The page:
I think you're confusing credibility with volatility because their business is making a profit on margins, not playing with currency speculation. Most of the value flows through them as they buy from suppliers and sell to customers, even a relatively small change in value can wipe out their margins. I'm assuming that when I buy something in another country with my VISA then 99.99%+ of the time the store is paid in its local currency, not my currency.

Comment: Re:Saw similar posts before the web existed (Score 1) 318

by Kjella (#47688451) Attached to: Ask Slashdot: How Dead Is Antivirus, Exactly?

Then things like allowing execution of arbitrary code in images, another case of MS fucking up in a truly astonishing way - how the hell do things like that end up as anything other than SF novel plot points in a large corporation that is supposed to be competantly managed?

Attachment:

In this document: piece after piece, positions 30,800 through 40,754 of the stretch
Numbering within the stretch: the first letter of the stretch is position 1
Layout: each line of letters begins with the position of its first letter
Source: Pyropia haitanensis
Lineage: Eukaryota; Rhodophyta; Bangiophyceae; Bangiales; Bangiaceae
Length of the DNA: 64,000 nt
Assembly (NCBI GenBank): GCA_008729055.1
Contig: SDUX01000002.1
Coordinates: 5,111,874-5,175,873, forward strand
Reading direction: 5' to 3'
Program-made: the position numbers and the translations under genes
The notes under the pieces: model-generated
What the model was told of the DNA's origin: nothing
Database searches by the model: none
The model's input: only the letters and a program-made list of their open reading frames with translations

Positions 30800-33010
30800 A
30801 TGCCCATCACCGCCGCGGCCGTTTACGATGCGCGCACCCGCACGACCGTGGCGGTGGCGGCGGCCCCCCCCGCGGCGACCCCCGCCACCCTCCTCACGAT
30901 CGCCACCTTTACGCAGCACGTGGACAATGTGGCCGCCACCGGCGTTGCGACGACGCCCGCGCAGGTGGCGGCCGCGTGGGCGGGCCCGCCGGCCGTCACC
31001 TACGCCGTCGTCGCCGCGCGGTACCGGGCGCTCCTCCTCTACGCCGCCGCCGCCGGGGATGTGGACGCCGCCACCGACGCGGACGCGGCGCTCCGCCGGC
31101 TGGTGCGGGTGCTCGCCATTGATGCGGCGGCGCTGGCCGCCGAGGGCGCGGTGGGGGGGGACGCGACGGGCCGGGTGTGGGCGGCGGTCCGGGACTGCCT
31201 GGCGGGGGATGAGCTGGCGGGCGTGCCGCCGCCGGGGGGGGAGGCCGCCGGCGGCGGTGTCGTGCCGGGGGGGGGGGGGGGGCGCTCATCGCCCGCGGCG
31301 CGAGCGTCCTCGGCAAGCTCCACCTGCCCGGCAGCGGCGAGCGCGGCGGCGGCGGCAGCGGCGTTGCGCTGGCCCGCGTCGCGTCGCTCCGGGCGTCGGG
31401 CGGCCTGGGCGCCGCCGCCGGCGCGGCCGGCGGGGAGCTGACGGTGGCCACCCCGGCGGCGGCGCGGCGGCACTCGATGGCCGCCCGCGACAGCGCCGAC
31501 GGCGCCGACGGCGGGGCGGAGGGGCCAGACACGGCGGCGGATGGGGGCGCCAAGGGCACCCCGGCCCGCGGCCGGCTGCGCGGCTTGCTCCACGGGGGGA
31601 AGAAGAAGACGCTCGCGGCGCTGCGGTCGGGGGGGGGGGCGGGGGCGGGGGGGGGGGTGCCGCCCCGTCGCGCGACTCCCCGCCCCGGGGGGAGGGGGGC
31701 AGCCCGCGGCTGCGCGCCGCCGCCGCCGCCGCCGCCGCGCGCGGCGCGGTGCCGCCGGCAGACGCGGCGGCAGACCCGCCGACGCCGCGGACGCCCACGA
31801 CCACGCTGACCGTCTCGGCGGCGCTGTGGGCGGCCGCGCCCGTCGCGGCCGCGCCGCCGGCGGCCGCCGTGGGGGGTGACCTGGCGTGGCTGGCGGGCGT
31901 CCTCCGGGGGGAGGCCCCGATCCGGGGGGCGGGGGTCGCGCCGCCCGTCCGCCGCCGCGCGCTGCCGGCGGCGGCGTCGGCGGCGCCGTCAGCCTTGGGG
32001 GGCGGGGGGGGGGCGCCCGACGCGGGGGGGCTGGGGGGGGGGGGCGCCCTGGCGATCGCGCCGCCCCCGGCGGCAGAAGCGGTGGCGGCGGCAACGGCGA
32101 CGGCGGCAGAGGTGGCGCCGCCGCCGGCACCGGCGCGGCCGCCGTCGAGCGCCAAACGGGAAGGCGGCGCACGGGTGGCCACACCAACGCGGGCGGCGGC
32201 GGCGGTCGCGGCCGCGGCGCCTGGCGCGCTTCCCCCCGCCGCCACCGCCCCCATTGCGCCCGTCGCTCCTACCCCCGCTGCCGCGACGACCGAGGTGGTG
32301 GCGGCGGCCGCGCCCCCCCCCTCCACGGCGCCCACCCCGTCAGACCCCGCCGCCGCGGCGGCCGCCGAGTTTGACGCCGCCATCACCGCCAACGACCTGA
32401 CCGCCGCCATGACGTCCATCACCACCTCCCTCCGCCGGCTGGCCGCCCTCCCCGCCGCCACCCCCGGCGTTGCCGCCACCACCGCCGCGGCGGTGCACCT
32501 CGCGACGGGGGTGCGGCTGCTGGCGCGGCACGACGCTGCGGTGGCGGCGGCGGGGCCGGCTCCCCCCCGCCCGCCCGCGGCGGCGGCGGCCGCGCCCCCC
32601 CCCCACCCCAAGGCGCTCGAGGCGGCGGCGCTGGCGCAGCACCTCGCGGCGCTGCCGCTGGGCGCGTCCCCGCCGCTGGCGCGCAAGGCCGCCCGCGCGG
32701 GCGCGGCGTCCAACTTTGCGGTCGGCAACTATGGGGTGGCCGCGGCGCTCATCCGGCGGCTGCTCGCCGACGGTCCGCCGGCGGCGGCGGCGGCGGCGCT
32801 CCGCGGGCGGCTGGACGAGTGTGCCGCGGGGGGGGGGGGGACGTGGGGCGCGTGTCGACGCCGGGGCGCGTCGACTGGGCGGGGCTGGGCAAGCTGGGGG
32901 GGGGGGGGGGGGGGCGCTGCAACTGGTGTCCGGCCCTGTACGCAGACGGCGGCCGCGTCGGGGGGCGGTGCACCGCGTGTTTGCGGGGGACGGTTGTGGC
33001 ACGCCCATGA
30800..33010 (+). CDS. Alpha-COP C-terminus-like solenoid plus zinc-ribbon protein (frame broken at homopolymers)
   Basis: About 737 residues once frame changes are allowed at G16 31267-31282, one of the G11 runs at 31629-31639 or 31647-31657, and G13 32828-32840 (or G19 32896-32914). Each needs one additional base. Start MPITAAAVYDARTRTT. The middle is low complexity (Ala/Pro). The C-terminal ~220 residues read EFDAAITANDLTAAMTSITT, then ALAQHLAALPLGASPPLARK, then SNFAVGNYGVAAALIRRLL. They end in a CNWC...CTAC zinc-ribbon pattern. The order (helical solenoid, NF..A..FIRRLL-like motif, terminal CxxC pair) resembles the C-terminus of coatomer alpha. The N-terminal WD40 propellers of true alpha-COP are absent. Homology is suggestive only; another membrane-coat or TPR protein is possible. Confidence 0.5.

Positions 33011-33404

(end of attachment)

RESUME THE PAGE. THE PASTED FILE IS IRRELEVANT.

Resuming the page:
Blame C, zero-terminated strings and strcpy(). That you can copy a string into a buffer that can't hold it with no sanity checking is a disaster waiting to happen. Same that you read beyond the buffer waiting forever for a terminating \0 that'll never happen. Because you don't have objects you don't have sanity checks, even with the "safe" versions you have to make sure to pass the same buffer size twice. No doubt there's code like this where you haven't defined the size through a constant:

char *dst[512]; // used to be 1024
strncopy( dst, src, 1024 ):